Dolphins breathe air directly into their lungs through the blowhole, not their mouth like most mammals. What allows them to be evolved to live in aquatic life is the Goose Beak. The trachea and esophagus are completely separate with the aide of a goose beak. The goose beak is a modified larynx; it bridges the gap between the nasal passage and the trachea. Its purpose is to keep everything out of the lungs except air. It’s located inside the sporacular channel found in the skull underneath the blowhole. Digestive System

Dolphins have a three-chamber stomach just like a cow or deer, showing further proof of its evolution of a terrestrial ancestor. Dolphins don’t chew food; the mastication of food is completed in their first stomach. Then digestion happens in the second stomach and in the third stomach takes care of the rest of digestion before empting out into the intestinal region. Renal System

When cetaceans made the change from terrestrial living to aquatic living, they needed a way to accommodate to their higher salinity environment. They did this by changing their kidneys from just a two singular renules to multiple renules. These extra renules function is to filter out all the extra salt that the dolphins deal with in their (new) environment in aquatic life. The current living environment of the Dolphin

Dolphins have evolved to be an important part of a marine ecosystem and are considered a top predator. In captivity “Tank water must be treated or filtered or both to avoid health problems for the animals, although they may still suffer from bacterial and fungal infections that can be deadly”. (Animal welfare institute) In the wild dolphins run in pods of hundreds and can travel up to 100 miles per day. In most cases for captive dolphins they are usually left alone or with one other species they don’t normally socialize with, and can’t travel in a linear line for long. In the wild they are naturally playful and very active, but when in captivity they often become aggressive because all day long they perform for large crowds. When dolphins are trained and kept in captivity, they are food deprived to teach them tricks. So when you see a dolphin waving at you from the water, it’s because it is hungry. A lot of dolphins can die from human infection and bacteria because they have not evolved to be kept in captivity with these diseases; they have evolved to be in the wild aquatic life. Conclusion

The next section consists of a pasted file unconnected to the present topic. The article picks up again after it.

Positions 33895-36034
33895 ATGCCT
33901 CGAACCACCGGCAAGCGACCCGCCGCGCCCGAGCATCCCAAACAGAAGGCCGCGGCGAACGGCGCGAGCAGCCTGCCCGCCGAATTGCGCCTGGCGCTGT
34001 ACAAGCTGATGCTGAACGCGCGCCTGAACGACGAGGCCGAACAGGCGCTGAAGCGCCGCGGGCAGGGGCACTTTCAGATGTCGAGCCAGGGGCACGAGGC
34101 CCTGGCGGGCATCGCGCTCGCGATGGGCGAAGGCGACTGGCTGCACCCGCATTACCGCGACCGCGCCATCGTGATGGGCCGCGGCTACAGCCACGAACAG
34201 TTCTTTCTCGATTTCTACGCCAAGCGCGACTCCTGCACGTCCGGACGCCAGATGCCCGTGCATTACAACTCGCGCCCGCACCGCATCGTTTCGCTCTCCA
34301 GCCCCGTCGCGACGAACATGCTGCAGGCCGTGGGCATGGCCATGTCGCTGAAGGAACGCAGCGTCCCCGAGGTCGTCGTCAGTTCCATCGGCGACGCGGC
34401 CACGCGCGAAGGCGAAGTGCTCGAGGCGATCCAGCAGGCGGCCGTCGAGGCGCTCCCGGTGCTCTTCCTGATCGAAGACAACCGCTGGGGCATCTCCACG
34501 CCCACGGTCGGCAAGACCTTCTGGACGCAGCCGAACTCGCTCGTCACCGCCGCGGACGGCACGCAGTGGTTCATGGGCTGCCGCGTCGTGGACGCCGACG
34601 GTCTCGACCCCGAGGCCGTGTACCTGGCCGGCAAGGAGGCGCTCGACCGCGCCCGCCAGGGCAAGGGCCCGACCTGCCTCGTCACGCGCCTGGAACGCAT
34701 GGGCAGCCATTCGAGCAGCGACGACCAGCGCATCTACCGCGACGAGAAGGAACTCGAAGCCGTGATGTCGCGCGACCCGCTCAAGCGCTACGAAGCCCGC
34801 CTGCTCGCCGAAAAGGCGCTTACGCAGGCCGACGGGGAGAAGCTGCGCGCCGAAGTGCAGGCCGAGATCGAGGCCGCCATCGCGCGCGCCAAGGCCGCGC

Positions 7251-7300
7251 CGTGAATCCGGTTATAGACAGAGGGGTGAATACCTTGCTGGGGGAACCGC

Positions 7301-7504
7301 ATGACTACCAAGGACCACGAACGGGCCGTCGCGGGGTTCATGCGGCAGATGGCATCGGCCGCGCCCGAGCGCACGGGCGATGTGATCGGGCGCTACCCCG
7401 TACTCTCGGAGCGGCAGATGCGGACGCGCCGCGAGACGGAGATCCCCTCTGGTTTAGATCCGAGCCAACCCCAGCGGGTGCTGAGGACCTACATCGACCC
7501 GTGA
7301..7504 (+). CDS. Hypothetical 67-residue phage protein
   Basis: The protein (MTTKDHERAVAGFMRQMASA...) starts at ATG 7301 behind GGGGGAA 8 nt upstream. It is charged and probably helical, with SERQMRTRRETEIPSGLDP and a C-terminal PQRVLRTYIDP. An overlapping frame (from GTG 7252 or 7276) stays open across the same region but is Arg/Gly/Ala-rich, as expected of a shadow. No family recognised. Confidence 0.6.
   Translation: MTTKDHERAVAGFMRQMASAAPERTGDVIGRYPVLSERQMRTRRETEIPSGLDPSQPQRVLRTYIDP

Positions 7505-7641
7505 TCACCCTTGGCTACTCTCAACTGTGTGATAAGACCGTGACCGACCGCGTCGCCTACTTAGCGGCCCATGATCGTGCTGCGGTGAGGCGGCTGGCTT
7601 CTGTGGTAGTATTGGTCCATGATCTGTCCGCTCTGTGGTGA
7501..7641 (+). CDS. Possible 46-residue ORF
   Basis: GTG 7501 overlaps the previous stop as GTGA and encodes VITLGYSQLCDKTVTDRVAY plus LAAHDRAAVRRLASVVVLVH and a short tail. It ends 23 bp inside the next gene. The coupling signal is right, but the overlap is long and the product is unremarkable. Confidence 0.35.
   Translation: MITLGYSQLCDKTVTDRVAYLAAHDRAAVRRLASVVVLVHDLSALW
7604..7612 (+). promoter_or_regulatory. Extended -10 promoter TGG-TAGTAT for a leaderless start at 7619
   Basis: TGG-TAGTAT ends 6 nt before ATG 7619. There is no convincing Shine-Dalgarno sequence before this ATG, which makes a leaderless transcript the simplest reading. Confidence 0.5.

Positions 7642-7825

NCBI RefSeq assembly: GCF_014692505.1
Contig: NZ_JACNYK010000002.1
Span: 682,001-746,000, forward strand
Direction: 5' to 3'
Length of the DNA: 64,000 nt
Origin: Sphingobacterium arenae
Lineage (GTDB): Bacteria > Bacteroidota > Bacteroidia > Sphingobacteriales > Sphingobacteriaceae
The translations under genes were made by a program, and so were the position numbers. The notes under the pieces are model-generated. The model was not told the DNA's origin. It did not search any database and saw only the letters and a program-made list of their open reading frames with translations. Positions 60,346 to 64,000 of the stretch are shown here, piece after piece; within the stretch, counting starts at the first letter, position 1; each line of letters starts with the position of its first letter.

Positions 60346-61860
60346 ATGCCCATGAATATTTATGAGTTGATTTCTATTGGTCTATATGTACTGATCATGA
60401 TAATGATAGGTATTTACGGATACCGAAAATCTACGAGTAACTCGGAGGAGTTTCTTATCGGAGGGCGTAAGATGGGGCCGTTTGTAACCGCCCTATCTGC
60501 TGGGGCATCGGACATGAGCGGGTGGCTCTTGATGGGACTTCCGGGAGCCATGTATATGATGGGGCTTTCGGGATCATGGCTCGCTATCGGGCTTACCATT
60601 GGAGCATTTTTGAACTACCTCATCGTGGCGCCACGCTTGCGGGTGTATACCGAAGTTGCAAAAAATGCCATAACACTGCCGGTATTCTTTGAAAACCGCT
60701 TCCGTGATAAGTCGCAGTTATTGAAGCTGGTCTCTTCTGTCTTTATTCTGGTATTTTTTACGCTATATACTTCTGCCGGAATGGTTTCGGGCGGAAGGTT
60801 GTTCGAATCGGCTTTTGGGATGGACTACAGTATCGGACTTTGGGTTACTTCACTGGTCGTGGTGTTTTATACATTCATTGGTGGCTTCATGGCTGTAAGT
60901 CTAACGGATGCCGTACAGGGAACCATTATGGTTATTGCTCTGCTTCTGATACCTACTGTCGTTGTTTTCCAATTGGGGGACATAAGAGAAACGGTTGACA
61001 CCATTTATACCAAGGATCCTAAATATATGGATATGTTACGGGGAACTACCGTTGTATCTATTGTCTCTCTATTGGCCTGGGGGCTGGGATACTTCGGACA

In conclusion I have discussed how dolphins have evolved physiologically to become well suited to their now current aquatic life. I have discussed possible species that the dolphins have descended from as well as organs that have adapted to the dolphin’s current living conditions. In the end it is better for the dolphins to be kept in the wild and not in captivity. If you love dolphins, don’t buy that ticket!


Simon, E. J., Reece, J. B., & Dickey, J. L. (2010). Essential biology with physiology. (3rd ed.). San Francisco, CA: Pearson/Benjamin Cummings.

The Dolphin research center (2013). Grassy Keys, Fl Six
Flags Discovery Kingdom (2013) Vallejo, CA Animal Welfare Institute (2014) Washington, D.C.